In India mafias rule and honest die
The other day something very unusual happened in the state of Maharashtra. Almost all its officers, numbering around 150,000 went on a day’s strike. They were protesting against killing of Additional District Magistrate of Nashik, Yeshwant Sonwane. Sonwane, an uncommonly upright and courageous district officer, was burnt to death by members of the oil mafia when he caught them on camera pilfering kerosene from a tanker. The protest was organised under the aegis of the Maharshtra Gazetted Officers’ Mahasangh. Its President said that the Mahasangh’s members were not really on a strike but were “shunning work” to protest against the gruesome act which had shaken the employees.
This was neither here nor there as, given the current ethical standards of government employees, many of them are corrupt and may even be in league with or are in the payrolls of several mafias for whom the state has been a happy hunting ground. This is further corroborated by the fact that Sonwane was building a case against one Popat Shinde, who has since died of third-degree burns and was the main accused in Sonwane’s killing. Sticking his neck out, Sonwane had conducted raids on Shinde’s dhaba (roadside eatery) – not an eatery, in fact, but a site for pilfering oil from tankers – earlier in 2010 and had seized 4000 litres of kerosene and 3000 litres of petrol. He had filed a report in this regard and had asked the Police to seal the seized oil and take action against Shinde under Essential Services Maintenance Act. Nothing was, however, done and Shinde was merrily roaming around free, indulging in his illegal business until he got severely singed while attempting to burn Sonwane alive. Obviously, he had friends in the government in the departments concerned, including the Police and, maybe, even in the political establishment. Reportedly, as many as six First Information Reports lodged with the Police and an “externment” order issued against him were never acted upon The indignation of most of the officers “shunning work” was, therefore, either out of sheer shock or totally spurious.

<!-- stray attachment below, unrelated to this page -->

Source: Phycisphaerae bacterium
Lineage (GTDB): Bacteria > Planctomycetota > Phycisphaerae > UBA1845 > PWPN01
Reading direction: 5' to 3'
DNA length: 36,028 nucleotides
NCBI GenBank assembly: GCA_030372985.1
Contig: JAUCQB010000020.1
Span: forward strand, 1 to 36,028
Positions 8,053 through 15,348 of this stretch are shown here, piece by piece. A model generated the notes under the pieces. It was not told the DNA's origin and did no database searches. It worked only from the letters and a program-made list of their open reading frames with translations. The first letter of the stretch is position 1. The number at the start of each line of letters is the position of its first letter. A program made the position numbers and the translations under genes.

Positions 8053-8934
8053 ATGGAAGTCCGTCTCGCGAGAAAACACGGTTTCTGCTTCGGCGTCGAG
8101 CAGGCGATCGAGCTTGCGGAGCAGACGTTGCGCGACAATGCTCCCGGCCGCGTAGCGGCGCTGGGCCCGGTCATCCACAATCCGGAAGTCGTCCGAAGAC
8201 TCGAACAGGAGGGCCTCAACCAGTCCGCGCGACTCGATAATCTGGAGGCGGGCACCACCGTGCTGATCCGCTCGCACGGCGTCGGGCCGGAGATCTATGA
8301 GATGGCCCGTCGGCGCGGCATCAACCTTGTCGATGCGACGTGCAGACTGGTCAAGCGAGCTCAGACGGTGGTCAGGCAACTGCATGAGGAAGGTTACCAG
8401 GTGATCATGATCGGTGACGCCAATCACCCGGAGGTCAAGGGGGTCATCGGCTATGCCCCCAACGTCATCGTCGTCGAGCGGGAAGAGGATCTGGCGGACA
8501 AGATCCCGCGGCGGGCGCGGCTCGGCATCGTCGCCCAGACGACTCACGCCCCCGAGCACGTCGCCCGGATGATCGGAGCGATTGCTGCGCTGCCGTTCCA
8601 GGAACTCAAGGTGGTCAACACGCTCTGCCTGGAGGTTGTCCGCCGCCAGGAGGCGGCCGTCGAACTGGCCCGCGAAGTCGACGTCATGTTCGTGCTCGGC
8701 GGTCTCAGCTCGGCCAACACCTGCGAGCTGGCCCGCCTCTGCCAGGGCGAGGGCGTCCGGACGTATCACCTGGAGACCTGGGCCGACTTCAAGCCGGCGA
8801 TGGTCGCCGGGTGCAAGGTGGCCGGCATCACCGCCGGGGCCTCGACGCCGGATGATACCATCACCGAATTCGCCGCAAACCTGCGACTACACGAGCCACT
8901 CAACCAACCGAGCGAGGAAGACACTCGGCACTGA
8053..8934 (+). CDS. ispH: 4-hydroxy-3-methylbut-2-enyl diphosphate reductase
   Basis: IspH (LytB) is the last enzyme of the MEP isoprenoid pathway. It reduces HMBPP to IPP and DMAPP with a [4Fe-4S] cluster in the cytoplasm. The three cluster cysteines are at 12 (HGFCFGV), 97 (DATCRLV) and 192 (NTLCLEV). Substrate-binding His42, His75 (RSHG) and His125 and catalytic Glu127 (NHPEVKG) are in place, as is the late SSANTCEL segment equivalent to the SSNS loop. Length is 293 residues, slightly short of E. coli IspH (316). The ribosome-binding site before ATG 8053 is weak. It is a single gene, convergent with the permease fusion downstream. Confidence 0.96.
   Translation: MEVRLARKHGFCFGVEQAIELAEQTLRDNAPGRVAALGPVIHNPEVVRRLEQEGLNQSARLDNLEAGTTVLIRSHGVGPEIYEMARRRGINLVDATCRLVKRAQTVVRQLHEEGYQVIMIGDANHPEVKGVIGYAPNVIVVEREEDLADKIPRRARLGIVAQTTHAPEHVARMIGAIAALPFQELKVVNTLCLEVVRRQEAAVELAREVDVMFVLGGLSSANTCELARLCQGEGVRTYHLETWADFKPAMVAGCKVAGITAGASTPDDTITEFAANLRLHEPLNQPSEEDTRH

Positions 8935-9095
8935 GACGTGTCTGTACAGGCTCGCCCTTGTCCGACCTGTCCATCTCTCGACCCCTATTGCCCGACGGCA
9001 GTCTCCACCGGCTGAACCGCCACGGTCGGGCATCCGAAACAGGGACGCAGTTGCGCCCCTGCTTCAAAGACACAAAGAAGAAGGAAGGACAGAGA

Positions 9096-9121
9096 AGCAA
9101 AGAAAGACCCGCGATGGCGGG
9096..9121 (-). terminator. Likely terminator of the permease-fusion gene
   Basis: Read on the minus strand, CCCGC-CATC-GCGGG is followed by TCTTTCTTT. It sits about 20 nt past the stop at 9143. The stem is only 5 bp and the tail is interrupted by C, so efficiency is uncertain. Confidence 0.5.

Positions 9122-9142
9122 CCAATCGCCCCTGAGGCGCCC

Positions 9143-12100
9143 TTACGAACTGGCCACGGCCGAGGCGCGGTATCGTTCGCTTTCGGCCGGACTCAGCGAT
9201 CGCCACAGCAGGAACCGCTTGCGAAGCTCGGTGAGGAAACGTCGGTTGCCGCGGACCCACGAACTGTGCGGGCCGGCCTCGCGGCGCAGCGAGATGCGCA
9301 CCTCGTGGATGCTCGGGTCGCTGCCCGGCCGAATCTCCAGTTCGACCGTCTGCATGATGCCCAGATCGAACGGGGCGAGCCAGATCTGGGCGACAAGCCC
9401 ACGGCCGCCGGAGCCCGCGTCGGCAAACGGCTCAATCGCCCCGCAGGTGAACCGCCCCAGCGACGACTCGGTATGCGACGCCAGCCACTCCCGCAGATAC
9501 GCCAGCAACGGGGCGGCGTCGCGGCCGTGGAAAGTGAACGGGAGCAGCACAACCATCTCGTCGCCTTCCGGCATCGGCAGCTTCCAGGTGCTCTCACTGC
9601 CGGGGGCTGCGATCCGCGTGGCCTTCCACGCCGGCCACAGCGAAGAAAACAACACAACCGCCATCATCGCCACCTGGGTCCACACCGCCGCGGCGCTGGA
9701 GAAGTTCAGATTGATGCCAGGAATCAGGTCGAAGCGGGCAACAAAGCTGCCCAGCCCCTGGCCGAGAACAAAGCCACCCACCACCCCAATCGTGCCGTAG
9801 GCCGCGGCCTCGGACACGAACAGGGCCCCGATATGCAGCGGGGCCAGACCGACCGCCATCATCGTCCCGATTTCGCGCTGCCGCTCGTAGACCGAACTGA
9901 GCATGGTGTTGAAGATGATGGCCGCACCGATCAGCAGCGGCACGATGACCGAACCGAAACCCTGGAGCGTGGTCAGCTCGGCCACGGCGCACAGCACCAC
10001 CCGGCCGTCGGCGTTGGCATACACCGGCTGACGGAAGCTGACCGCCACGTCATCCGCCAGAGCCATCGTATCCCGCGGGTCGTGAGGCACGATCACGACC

Further proof in this regard came soon after Sonwane’s death in the shape of a crack-down on the oil, land, milk and sand-mining Mafiosi by the government. All these mafias seem to have been having a free run of the state and, apparently, the state government had knowledge of them. More than 200 locations were raided in several districts of the state and as many as 170 were held. Until now, it seems, the government was a mute witness and the Mafias operated with considerable freedom to make money, cheat the government and the people. The new chief minister, chastened after the brutal killing of Sonwane, has assured the staff and their unions that security will be provided to those who do risky jobs. What, however, is needed immediately is to improve governance and ruthlessly eliminate the mafias who have become bold enough to even kill those who interfere with their nefarious activities. Simultaneously, severe action is necessary against those in the government, including politicians, who assist the mafias or are in league with them.
Sonwane’s sacrifice was extolled by the Indian Petroleum Minister as “heroic”, which, in fact, meant nothing. Sonwane was the second honest and courageous man who was audaciously killed by those who live by adulterating petroleum products. In November 2005 Shanmugam Manjunath, a much younger man, a management graduate to boot, was severely beaten up and riddled with bullets by a petrol-pump owner. A product of Indian Institute of Management (IIM), Lucknow, Shanmugam was a popular student and was known for his sincerity and integrity. He had joined Indian Oil Corporation as a manager at Lucknow soon after he graduated out of the Institute in 2003. A no-nonsense and honest-to-the-core young manager – a rarity in these days of corrupted values – he had ordered closure of two IOC petrol pumps in Lakhimpur in the badlands of Uttar Pradesh (UP) for selling adulterated fuel. When he ordered closure of the third he was mercilessly beaten up and then shot. His body was found forced into the backseat of his small car. The culprits were nabbed but would not have been brought to justice had it not been for his friends in the IIM. Their efforts, in view of the government’s utter inaction, ensured a quick trial which was completed in nine months – uncommon in the annals of Indian judicial proceedings. All the accused were sentenced to life imprisonment. Strangely, while his friends and colleagues treated Manjunath as a martyr the Government of India remained a detached spectator. Afraid of the violent mafia of that region, Manjunath’s own company failed to take any action to provide security to its honest employees. The UP government made some noises but their action soon petered out.